Lightning Talk

The Use of an Acute Care Patient Simulation Experience to Develop the IPEC Core Competencies of Interprofessional Teams for First-Year Healthcare Students

Sunday, August 21, 2022, 10:30 am - 11:30 am CDT
acute care setting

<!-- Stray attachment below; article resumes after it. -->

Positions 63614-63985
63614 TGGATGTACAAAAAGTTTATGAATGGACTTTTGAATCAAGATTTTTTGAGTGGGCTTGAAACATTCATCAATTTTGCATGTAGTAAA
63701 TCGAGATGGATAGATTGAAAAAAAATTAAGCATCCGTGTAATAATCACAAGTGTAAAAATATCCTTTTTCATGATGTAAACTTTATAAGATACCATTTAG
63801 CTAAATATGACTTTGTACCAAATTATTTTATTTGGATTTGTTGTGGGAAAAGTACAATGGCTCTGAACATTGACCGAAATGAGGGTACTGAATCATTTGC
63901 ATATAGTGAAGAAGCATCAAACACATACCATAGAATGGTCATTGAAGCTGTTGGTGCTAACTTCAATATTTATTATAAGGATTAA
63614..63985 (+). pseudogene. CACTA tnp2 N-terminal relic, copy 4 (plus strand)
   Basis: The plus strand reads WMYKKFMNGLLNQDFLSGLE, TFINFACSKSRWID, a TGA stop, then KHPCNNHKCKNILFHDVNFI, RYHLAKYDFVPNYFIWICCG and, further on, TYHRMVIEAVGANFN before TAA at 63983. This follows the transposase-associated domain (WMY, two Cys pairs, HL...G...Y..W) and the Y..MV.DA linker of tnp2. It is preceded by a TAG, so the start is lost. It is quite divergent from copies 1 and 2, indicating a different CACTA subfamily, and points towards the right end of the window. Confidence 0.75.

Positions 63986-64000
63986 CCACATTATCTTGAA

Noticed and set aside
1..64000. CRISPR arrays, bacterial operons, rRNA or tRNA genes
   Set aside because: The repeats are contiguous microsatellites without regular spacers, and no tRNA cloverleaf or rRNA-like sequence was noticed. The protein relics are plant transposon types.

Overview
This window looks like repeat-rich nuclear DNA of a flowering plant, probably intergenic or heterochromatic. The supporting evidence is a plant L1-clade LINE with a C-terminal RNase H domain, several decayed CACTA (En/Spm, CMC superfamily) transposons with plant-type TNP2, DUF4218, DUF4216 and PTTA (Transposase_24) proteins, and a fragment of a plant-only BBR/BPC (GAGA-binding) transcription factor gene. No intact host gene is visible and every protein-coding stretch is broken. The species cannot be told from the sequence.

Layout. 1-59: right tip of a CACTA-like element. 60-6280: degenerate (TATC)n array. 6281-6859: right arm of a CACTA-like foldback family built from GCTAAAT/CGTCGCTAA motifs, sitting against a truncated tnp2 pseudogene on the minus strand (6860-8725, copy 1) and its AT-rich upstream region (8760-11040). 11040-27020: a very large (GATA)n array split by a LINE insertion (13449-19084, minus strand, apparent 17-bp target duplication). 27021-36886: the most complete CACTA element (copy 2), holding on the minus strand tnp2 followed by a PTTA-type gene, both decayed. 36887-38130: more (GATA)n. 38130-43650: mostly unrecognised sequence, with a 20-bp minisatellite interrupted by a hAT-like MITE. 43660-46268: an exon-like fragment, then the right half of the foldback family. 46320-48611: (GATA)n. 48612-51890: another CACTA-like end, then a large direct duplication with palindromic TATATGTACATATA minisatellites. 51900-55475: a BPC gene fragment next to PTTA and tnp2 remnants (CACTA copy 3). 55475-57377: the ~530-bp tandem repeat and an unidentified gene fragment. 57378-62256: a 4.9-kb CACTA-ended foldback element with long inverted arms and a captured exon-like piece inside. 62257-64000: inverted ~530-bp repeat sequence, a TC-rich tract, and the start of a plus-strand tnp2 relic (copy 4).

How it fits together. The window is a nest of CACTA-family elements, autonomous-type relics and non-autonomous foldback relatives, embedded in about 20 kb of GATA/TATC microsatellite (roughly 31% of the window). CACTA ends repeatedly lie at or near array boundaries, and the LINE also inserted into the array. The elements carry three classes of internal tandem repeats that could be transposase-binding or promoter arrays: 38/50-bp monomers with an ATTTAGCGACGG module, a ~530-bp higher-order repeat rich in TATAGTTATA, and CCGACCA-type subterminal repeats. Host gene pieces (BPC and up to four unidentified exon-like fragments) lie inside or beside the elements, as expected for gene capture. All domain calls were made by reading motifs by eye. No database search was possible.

Interprofessional patient simulations enable students to learn with, from, and about each other while working together in a safe environment. Research indicates simulation experiences provide an opportunity for students to communicate effectively, apply professional roles, and increase their competency in patient care. Further, the ability to apply IPEC Core Competencies (CCs) in a simulated clinical setting prepares students for collaborative practice. Ultimately, the perspectives of students from multiple healthcare professions enable the team to focus on what matters most, the comprehensive management of patients, including identifying and addressing non-clinical factors that impact health, such as Social Determinants of Health (SDOH). The University of Toledo’s Interprofessional Education (IPE) Program includes an acute care patient simulation experience in spring semester where first-year healthcare students apply what they learned about the CCs and SDOH in fall semester. In 2022, 606 students from 9 healthcare professions completed the patient simulation in teams of 4-6 students. Teams worked together to complete a mobility task and gather information for discharge planning. Each team then de-briefed with a facilitator to discuss how well the CCs and non-clinical factors were addressed. Survey results revealed over 93% agreed or strongly agreed the experience improved their knowledge and skills in each of the 4 CCs. Additionally, 94% agreed or strongly agreed it was an effective learning experience to prepare for future collaborative practice. Key themes that emerged from a qualitative analysis included: safe “practice” setting, applying knowledge, realistic, clarifying roles, and “teams DO work”. Kolb’s Experiential Learning Theory asserts that integration of knowledge is strengthened through active participation in concrete experiences, such as simulations, particularly when followed by reflection. The outcomes of this experience support the use of our acute care patient simulation to further develop the CCs and non-clinical skills for interprofessional teams of first-year healthcare students.